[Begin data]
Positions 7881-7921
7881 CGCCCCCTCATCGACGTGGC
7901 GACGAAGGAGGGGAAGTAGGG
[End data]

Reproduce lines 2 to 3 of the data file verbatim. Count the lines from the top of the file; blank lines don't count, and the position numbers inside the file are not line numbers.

7881 CGCCCCCTCATCGACGTGGC
7901 GACGAAGGAGGGGAAGTAGGG